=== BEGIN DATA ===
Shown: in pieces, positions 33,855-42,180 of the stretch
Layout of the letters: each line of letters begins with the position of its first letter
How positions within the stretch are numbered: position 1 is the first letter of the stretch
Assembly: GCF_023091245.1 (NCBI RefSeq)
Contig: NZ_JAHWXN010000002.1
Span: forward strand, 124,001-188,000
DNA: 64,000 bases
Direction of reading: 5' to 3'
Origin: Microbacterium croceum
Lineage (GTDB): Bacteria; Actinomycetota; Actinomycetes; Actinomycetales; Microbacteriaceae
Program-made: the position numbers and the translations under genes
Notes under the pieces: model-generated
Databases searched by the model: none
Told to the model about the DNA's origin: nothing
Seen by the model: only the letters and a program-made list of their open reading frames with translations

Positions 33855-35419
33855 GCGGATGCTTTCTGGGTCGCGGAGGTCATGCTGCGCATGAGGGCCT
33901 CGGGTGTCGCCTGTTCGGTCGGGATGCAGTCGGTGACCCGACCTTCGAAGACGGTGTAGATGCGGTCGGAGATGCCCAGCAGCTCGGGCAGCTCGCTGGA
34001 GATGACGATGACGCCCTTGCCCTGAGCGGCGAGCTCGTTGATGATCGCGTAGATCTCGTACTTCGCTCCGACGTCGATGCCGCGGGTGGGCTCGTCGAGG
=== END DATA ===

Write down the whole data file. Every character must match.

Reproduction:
Shown: in pieces, positions 33,855-42,180 of the stretch
Layout of the letters: each line of letters begins with the position of its first letter
How positions within the stretch are numbered: position 1 is the first letter of the stretch
Assembly: GCF_023091245.1 (NCBI RefSeq)
Contig: NZ_JAHWXN010000002.1
Span: forward strand, 124,001-188,000
DNA: 64,000 bases
Direction of reading: 5' to 3'
Origin: Microbacterium croceum
Lineage (GTDB): Bacteria; Actinomycetota; Actinomycetes; Actinomycetales; Microbacteriaceae
Program-made: the position numbers and the translations under genes
Notes under the pieces: model-generated
Databases searched by the model: none
Told to the model about the DNA's origin: nothing
Seen by the model: only the letters and a program-made list of their open reading frames with translations

Positions 33855-35419
33855 GCGGATGCTTTCTGGGTCGCGGAGGTCATGCTGCGCATGAGGGCCT
33901 CGGGTGTCGCCTGTTCGGTCGGGATGCAGTCGGTGACCCGACCTTCGAAGACGGTGTAGATGCGGTCGGAGATGCCCAGCAGCTCGGGCAGCTCGCTGGA
34001 GATGACGATGACGCCCTTGCCCTGAGCGGCGAGCTCGTTGATGATCGCGTAGATCTCGTACTTCGCTCCGACGTCGATGCCGCGGGTGGGCTCGTCGAGG